Jul 31, 2014; Houston, TX, USA; Toronto Blue Jays third baseman Danny Valencia (15) throws to first base during the second inning against the Houston Astros at Minute Maid Park. Mandatory Credit: Troy Taormina-USA TODAY Sports

Toronto Blue Jays: Solid Debut for Danny Valencia so Far

Who needs to make a big name trade when you can acquire the services of Danny Valencia on the cheap?

Some fans of the Toronto Blue Jays might be upset with the team’s lack of activity on trade deadline day, but one of the moves they made in advance of that over hyped day of baseball brinkmanship is starting to pay dividends.

The Jays landed Valencia for spare parts in a deal with the Kansas City Royals last Monday. Minor league players Liam Hendriks and Erik Kratz were sent the other way in a trade meant to bolster the depth of Toronto’s infield and provide them a useful bat to turn against left-handed pitchers.

Aug 1, 2014; Houston, TX, USA; Toronto Blue Jays third baseman Danny Valencia (15) doubles during the second inning against the Houston Astros at Minute Maid Park. Mandatory Credit: Troy Taormina-USA TODAY Sports

I don’t want to jinx things, but that’s exactly what they’ve gotten so far from Valencia. He’s made a quick and easy transition to first base, looking better suited for the busy corner in Edwin Encarnacion‘s absence than Juan Francisco. He can also play effectively at third base. This injection of defensive depth alone is enough to justify Valencia’ presence on the team, but the potential of his bat is what really makes the difference.

Across 10 plate appearances so far for the Jays, he’s made meaningful contact with the ball three times and hit for extra bases on two of those occasions. That gives him five total bases to start his young Jays career.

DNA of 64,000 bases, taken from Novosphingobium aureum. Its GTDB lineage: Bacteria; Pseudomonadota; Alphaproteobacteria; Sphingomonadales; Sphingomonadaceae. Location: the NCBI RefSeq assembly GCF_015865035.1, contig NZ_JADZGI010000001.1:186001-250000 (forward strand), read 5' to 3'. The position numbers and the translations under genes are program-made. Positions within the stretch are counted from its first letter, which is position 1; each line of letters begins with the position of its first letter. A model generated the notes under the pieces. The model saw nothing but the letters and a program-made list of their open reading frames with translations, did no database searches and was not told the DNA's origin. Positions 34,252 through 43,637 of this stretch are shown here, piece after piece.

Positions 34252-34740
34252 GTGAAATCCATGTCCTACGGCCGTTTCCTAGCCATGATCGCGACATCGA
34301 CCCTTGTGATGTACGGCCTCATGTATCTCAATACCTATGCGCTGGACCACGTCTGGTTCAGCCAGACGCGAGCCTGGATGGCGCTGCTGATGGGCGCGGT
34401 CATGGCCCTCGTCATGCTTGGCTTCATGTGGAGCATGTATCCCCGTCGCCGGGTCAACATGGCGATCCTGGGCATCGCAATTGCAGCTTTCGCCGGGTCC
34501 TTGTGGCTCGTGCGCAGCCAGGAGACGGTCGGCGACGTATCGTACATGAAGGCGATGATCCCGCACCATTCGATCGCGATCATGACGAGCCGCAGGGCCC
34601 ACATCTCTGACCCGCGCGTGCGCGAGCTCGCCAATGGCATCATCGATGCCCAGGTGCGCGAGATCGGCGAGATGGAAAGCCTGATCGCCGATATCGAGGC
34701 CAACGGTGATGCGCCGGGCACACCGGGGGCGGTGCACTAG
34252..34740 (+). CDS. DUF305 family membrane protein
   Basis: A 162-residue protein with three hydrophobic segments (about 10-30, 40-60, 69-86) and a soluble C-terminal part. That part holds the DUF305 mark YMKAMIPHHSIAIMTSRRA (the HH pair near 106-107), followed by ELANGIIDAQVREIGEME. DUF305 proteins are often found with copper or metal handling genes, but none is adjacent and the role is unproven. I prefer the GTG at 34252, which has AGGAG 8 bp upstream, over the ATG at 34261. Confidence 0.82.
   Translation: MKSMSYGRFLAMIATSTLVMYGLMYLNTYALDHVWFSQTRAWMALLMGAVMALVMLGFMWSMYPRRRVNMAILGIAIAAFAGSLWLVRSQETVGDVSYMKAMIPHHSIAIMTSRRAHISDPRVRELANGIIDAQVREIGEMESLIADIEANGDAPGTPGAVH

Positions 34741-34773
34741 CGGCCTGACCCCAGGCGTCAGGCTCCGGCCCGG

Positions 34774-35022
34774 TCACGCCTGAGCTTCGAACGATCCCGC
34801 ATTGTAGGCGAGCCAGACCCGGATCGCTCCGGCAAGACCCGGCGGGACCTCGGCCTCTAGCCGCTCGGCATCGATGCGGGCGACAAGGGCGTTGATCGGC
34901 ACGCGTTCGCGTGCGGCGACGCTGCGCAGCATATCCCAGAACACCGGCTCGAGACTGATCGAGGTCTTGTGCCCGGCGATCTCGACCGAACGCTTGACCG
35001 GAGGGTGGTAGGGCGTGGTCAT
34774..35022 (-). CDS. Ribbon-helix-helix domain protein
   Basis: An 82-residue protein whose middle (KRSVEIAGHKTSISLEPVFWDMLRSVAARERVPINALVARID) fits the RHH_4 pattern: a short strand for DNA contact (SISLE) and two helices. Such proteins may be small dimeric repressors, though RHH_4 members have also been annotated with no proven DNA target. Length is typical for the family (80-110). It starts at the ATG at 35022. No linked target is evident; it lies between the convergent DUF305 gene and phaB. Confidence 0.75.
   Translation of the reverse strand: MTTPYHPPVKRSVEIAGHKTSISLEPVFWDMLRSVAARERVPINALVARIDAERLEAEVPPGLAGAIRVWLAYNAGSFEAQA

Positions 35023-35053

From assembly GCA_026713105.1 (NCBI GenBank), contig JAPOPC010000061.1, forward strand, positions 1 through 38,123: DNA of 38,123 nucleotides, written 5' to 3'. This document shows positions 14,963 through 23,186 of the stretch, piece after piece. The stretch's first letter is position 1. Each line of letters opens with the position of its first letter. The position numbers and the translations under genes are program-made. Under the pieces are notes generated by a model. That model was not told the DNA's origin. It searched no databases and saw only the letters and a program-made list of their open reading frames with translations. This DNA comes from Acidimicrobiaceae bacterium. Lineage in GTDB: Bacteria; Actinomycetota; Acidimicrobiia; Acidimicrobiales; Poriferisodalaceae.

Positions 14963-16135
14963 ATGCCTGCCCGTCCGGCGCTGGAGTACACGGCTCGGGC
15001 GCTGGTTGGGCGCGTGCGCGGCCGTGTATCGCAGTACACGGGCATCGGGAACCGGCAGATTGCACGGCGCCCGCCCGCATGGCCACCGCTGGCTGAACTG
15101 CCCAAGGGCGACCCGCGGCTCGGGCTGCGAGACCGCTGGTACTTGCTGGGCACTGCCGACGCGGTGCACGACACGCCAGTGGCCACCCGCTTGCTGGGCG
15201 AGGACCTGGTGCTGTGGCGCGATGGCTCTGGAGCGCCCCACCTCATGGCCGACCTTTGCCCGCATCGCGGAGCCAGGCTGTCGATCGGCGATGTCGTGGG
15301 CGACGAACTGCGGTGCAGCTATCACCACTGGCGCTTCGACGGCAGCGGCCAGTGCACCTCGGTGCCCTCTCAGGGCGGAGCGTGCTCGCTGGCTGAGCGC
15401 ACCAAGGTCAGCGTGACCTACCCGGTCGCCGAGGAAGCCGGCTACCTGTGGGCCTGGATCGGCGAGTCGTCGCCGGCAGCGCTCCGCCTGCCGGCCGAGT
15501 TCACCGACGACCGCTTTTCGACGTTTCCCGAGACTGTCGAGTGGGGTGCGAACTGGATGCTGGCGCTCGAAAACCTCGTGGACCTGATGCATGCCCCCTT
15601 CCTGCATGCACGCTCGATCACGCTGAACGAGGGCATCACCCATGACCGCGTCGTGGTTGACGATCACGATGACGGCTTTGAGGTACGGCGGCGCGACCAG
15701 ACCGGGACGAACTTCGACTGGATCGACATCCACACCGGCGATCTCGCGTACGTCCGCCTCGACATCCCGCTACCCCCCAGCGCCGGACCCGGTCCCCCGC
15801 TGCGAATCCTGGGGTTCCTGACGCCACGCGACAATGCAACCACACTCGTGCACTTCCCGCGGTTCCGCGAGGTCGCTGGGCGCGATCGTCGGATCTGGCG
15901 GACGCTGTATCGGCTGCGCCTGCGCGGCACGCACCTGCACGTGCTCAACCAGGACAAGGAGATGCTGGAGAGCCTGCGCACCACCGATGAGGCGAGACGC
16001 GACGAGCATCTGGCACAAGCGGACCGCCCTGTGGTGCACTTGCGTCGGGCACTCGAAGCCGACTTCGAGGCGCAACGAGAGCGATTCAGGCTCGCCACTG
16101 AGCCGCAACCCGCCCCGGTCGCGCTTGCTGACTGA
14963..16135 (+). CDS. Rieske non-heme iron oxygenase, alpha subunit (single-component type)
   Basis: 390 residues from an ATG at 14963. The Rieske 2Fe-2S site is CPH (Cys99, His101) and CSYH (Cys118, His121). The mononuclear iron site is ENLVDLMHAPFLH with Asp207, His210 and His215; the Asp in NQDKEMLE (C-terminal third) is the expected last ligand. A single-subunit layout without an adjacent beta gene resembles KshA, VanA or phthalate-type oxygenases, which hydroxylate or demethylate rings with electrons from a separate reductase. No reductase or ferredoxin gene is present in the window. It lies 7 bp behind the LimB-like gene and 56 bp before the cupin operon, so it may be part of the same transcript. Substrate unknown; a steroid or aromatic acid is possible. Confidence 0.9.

As I suggested, this is really nothing spectacular to note, but it does point to Valencia’s potential, and it shows how quickly he’s adapted to the demands and expectations of playing for his new club.

Ultimately, the Jays want to see Valencia’s season-to-date batting average of .343 against left-handed pitchers justify sitting Colby Rasmus, Adam Lind (when he returns to the lineup) or Juan Francisco whenever the opposition throws a southpaw out on the pitcher’s mound.

This suggests Valencia’s playing time will actually decrease when Encarnacion returns. He’ll likely be deployed in situational at bats. Despite the apparent narrowness of his true role on the team, however, Valencia is taking full advantage of his current opportunities and is giving the Jays a good sense of the bench depth they acquired from Kansas City.

What do you think about Valencia’s debut? Let us know in the comments section below.

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Tags: Danny Valencia Toronto Blue Jays

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